[Opinion] – Haiti’s forgotten children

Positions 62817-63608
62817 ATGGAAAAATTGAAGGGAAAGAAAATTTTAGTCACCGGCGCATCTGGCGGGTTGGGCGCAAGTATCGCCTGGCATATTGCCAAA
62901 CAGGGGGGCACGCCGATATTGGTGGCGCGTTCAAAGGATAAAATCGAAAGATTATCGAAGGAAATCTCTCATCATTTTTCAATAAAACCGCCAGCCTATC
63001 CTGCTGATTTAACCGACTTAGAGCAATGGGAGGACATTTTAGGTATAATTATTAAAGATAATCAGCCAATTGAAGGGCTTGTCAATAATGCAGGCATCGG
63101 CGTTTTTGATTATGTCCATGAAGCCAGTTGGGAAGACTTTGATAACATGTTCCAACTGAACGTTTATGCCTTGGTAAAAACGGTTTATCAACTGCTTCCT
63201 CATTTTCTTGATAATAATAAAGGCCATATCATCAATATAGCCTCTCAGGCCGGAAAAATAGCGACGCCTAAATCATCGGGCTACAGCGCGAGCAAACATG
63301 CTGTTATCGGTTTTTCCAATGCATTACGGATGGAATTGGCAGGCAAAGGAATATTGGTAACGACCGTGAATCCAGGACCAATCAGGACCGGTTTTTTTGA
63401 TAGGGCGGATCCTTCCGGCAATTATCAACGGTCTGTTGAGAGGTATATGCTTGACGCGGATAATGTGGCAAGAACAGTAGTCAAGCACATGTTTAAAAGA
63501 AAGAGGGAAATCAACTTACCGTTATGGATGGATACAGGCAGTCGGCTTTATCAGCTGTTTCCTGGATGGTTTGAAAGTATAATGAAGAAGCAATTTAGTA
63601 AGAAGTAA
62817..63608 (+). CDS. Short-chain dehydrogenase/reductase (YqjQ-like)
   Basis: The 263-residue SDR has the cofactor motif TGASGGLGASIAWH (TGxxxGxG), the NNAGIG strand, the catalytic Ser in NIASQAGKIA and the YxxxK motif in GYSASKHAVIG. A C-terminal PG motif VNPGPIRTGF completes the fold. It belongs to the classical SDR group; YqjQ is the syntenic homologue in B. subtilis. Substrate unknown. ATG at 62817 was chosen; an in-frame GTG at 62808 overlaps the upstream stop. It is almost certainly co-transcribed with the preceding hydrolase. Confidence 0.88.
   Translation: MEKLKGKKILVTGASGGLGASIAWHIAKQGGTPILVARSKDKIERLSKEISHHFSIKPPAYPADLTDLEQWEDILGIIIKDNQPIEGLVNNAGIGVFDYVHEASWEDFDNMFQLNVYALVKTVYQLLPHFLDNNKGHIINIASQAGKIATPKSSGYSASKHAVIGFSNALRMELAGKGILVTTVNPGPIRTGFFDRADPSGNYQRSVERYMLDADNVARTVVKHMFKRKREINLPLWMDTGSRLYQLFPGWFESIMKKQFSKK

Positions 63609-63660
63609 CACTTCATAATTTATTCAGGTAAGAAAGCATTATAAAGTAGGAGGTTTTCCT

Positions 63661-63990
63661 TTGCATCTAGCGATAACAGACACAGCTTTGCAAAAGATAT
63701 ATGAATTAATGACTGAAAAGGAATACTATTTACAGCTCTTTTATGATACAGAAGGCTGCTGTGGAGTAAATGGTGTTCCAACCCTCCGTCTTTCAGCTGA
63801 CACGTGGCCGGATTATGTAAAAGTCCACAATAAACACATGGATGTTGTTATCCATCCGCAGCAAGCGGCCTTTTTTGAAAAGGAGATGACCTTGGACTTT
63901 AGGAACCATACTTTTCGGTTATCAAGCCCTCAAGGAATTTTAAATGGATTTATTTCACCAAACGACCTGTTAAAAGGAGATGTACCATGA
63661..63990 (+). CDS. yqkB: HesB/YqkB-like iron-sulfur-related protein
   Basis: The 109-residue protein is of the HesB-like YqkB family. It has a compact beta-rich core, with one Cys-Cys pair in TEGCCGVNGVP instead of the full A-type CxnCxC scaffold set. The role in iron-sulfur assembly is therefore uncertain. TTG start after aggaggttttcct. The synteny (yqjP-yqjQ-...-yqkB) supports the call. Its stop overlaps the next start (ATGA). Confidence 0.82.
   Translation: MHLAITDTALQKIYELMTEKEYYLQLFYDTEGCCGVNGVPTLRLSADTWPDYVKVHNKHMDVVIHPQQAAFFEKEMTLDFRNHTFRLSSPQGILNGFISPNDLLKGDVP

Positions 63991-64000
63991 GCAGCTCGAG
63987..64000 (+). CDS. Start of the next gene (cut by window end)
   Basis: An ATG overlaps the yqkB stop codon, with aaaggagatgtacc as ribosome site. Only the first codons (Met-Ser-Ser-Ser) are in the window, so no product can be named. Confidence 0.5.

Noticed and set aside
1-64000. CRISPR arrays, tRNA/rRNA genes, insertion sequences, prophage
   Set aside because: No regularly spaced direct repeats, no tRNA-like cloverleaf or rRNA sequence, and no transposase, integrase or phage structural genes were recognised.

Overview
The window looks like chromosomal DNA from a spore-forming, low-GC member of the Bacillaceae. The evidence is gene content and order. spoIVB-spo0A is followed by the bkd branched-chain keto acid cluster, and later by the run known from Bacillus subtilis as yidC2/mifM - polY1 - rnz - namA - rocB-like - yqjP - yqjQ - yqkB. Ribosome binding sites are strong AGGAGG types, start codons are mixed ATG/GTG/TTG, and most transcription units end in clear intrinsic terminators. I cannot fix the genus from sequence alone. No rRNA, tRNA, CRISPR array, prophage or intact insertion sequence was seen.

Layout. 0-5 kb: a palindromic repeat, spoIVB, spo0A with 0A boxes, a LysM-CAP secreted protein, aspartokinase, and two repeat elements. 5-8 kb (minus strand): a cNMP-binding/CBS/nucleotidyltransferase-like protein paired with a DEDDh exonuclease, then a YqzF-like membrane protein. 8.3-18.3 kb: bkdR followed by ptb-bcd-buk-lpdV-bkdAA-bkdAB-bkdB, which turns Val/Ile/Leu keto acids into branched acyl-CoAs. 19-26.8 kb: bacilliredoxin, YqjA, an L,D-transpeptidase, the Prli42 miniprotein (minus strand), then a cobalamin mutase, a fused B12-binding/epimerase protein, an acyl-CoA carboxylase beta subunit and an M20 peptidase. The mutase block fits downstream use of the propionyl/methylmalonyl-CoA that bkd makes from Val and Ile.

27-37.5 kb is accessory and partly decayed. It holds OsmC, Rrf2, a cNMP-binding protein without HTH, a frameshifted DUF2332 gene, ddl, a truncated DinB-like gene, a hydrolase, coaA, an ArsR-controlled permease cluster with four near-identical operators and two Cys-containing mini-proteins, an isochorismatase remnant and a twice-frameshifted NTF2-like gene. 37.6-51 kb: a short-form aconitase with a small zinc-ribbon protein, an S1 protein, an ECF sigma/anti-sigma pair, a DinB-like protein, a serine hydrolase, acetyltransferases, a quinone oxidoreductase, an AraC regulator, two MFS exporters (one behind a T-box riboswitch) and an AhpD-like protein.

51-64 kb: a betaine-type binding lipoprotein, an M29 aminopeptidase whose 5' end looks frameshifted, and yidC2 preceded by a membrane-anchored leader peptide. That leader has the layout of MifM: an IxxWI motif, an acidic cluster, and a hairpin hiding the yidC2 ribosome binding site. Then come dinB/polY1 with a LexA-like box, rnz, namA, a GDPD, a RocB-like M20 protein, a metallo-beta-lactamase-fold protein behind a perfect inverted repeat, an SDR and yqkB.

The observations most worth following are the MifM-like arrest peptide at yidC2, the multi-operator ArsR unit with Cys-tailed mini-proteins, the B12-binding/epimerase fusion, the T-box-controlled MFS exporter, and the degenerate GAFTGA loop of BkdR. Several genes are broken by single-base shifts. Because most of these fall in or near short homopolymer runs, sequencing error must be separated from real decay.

In the last month, the small Caribbean nation of Haiti has flickered as a blip on the map of international crises thanks to its recent clashes with four storms, including Hurricane Ike. The aftermath of these storms has left 151,000 refugees and more the 300 people dead, though the government stopped counting bodies days ago. Deemed the poorest country in the Western Hemisphere, Haiti has struggled through deadly food riots, ravishing floods and violent storms. But through these challenges, some citizens have created another type of prosperous endeavor âÄî that of child slavery. And this business is sure to claim the lives of more Haitian children then a hurricane ever could. Child exploitation always increases in the wake of extreme events such as political instability or natural disasters, and even though such abuse occurs all over the world âÄî including the United States âÄî child exploitation is often heightened in the face of extreme poverty. HaitiâÄôs population is almost 9 million people, and approximately 80 percent of them live on less than $2 a day. The country was already struggling because of rising food prices, and the recent natural disasters only exacerbate their dwindling resources. Desperate Haitians are being forced to seek other means of income in order to survive. The restavèk system âÄî a type of forced domestic servitude where a child is sold to a master âÄî is an exploitive system that currently controls between 250,000 and 300,000 children in Haiti. This type of modern-day slavery involves rural children being turned over by their parents to seemingly trustworthy âÄúhost familiesâÄù in urban cities as household help. Initially, the children are promised food, education and care in return for their work, but when they arrive to their hostsâÄô home, they are treated as domestic slaves. Haitian parents often hand over their child to a host in hopes of giving them a better life. For an offer of about $50 per child and the incentive of education and proper care for that child, single-parent households are tempted to accept. But in reality, they have sold their child to an owner who will never give their child a loving home or allow them to grace a Haitian classroom like they had promised. Unfortunately, parents are often too financially overwhelmed to realize the abuse their children may endure for the rest of their childhood. As a restavèk servant, children are forced to mop floors, wash dishes and look after their hostâÄôs children for 10 to 14 hours a day, all without pay. Along with the grueling labor, physical and sexual abuse is common in restavèk relationships. Children endure strict social rules, some which forbid them from speaking to anyone but their hosts, having friends or actively attending school. Their lives consist of serving their hosts in whatever manner requested. If they disobey, they are beaten, abandoned or sometimes killed. Andre, a restavèk in HaitiâÄôs capital of Port-au-Prince, said he was never given clothing or shoes to work in by his host family and was forced to sleep on the floor. âÄúHis âÄòhost motherâÄô would spit on the ground and tell him he had to finish an errand before the saliva dried,âÄù reported UNICEF. Another boy named Peterson, age 9, recalls his story of abduction at the age of three to the charity Haitian Street Incorporated. âÄúSome people stole me when I was real small and had me working for them, and they would beat me all the time with whatever they got their hands on. They would lift me up and slam me on the floor. Look on my head and see these scars. Sometimes I would pass out.âÄù Though Haiti ratified the U.N. Convention on the Rights of the Child in 1994, government leaders and international humanitarian groups continue to overlook restavèk children, which make up approximately 10 percent of the population under 18 years old. And though the government does have some child labor regulations, it is not uncommon to see police officers beating abandoned restavèk children who have been turned out on the street. With the recent floods ravaging the countryside and the cost of living soaring higher, Haiti is sure to see a surge in child exploiters looking to take advantage of the vulnerable rural families. But the shadow of Hurricane IkeâÄôs destruction in the Caribbean and United States may eclipse the strife of newly enlisted restavèkâÄôs, whose numbers are sure to explode in the coming months. In a world that has denounced slavery in every form, there are still hundreds of thousands of children being transformed into objects worth trading for labor, sex or domestic housework. Though they may not be our children, cleaning in our homes or living our streets, they deserve to experience a childhood free from oppression and fear that the next natural disaster will steal them away from those they love.